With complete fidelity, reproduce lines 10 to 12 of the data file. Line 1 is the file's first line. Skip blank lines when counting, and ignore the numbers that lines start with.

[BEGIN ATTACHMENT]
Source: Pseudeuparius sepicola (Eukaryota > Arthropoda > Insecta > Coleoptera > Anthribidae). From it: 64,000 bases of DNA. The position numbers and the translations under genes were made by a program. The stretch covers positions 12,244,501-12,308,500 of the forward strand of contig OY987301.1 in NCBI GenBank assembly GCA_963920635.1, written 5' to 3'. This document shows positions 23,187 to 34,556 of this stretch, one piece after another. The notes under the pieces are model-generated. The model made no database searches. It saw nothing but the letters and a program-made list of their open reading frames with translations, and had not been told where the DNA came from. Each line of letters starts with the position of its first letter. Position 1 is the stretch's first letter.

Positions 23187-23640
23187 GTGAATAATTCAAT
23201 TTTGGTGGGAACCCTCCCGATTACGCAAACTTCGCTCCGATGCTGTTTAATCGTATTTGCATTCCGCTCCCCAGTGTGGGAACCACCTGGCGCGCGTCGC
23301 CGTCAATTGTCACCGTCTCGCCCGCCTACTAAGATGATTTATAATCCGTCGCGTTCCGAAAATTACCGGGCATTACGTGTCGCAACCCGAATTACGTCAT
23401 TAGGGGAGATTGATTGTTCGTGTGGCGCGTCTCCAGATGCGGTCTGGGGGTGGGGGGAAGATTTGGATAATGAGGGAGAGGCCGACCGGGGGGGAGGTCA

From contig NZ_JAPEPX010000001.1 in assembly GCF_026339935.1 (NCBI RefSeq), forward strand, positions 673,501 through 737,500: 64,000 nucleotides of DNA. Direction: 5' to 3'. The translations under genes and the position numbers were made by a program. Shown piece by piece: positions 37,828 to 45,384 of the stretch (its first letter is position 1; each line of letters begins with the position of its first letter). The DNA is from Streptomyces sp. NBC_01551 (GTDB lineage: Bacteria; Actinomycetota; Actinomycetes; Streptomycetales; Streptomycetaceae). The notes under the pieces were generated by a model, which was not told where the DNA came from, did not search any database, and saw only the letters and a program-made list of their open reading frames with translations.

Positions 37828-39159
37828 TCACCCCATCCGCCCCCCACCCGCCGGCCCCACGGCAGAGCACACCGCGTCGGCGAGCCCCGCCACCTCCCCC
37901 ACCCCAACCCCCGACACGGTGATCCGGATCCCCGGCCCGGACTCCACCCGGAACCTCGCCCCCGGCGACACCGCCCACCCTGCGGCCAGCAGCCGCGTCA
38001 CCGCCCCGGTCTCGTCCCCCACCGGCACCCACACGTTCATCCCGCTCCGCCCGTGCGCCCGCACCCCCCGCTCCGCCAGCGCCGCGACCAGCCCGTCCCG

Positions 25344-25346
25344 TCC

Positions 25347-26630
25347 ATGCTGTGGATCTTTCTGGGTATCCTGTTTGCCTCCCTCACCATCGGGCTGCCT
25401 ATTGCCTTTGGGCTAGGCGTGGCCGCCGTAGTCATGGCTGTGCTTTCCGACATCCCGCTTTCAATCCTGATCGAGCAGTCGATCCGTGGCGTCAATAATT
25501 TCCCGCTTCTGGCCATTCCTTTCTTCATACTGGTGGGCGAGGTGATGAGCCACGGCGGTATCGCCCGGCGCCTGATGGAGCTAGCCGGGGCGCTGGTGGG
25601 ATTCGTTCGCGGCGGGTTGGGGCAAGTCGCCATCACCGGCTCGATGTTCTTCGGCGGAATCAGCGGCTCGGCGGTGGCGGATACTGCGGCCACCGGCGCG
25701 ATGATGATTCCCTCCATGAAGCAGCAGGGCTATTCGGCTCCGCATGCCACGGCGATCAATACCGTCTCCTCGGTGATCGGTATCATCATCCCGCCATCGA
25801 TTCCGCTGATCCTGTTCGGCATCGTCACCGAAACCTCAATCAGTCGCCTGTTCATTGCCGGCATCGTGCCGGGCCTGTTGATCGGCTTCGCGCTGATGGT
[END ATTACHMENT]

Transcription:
37901 ACCCCAACCCCCGACACGGTGATCCGGATCCCCGGCCCGGACTCCACCCGGAACCTCGCCCCCGGCGACACCGCCCACCCTGCGGCCAGCAGCCGCGTCA
38001 CCGCCCCGGTCTCGTCCCCCACCGGCACCCACACGTTCATCCCGCTCCGCCCGTGCGCCCGCACCCCCCGCTCCGCCAGCGCCGCGACCAGCCCGTCCCG

Positions 25344-25346